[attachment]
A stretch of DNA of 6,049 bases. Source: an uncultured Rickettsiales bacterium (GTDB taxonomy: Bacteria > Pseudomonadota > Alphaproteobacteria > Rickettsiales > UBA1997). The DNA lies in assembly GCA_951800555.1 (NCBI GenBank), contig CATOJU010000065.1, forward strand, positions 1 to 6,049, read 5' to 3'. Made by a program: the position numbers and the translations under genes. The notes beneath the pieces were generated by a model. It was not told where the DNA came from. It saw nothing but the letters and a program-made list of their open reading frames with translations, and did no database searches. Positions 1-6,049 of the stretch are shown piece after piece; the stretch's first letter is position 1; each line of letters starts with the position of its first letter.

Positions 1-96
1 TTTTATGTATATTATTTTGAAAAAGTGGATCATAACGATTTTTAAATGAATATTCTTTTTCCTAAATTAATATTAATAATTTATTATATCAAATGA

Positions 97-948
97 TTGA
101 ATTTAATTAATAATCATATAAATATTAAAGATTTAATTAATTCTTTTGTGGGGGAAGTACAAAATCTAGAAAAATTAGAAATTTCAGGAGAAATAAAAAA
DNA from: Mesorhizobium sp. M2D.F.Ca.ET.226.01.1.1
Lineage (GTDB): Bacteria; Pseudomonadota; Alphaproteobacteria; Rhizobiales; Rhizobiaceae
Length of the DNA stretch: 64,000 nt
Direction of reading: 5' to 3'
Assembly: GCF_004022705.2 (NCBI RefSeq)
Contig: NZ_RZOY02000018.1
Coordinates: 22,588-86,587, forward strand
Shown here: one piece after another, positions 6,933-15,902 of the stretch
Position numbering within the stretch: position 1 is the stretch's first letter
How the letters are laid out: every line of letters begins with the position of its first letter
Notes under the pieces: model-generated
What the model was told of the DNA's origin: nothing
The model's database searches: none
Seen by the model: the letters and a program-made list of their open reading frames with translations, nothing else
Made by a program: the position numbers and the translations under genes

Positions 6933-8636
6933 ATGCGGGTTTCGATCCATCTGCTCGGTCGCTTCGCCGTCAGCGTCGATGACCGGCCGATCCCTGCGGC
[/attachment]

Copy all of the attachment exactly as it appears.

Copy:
A stretch of DNA of 6,049 bases. Source: an uncultured Rickettsiales bacterium (GTDB taxonomy: Bacteria > Pseudomonadota > Alphaproteobacteria > Rickettsiales > UBA1997). The DNA lies in assembly GCA_951800555.1 (NCBI GenBank), contig CATOJU010000065.1, forward strand, positions 1 to 6,049, read 5' to 3'. Made by a program: the position numbers and the translations under genes. The notes beneath the pieces were generated by a model. It was not told where the DNA came from. It saw nothing but the letters and a program-made list of their open reading frames with translations, and did no database searches. Positions 1-6,049 of the stretch are shown piece after piece; the stretch's first letter is position 1; each line of letters starts with the position of its first letter.

Positions 1-96
1 TTTTATGTATATTATTTTGAAAAAGTGGATCATAACGATTTTTAAATGAATATTCTTTTTCCTAAATTAATATTAATAATTTATTATATCAAATGA

Positions 97-948
97 TTGA
101 ATTTAATTAATAATCATATAAATATTAAAGATTTAATTAATTCTTTTGTGGGGGAAGTACAAAATCTAGAAAAATTAGAAATTTCAGGAGAAATAAAAAA
DNA from: Mesorhizobium sp. M2D.F.Ca.ET.226.01.1.1
Lineage (GTDB): Bacteria; Pseudomonadota; Alphaproteobacteria; Rhizobiales; Rhizobiaceae
Length of the DNA stretch: 64,000 nt
Direction of reading: 5' to 3'
Assembly: GCF_004022705.2 (NCBI RefSeq)
Contig: NZ_RZOY02000018.1
Coordinates: 22,588-86,587, forward strand
Shown here: one piece after another, positions 6,933-15,902 of the stretch
Position numbering within the stretch: position 1 is the stretch's first letter
How the letters are laid out: every line of letters begins with the position of its first letter
Notes under the pieces: model-generated
What the model was told of the DNA's origin: nothing
The model's database searches: none
Seen by the model: the letters and a program-made list of their open reading frames with translations, nothing else
Made by a program: the position numbers and the translations under genes

Positions 6933-8636
6933 ATGCGGGTTTCGATCCATCTGCTCGGTCGCTTCGCCGTCAGCGTCGATGACCGGCCGATCCCTGCGGC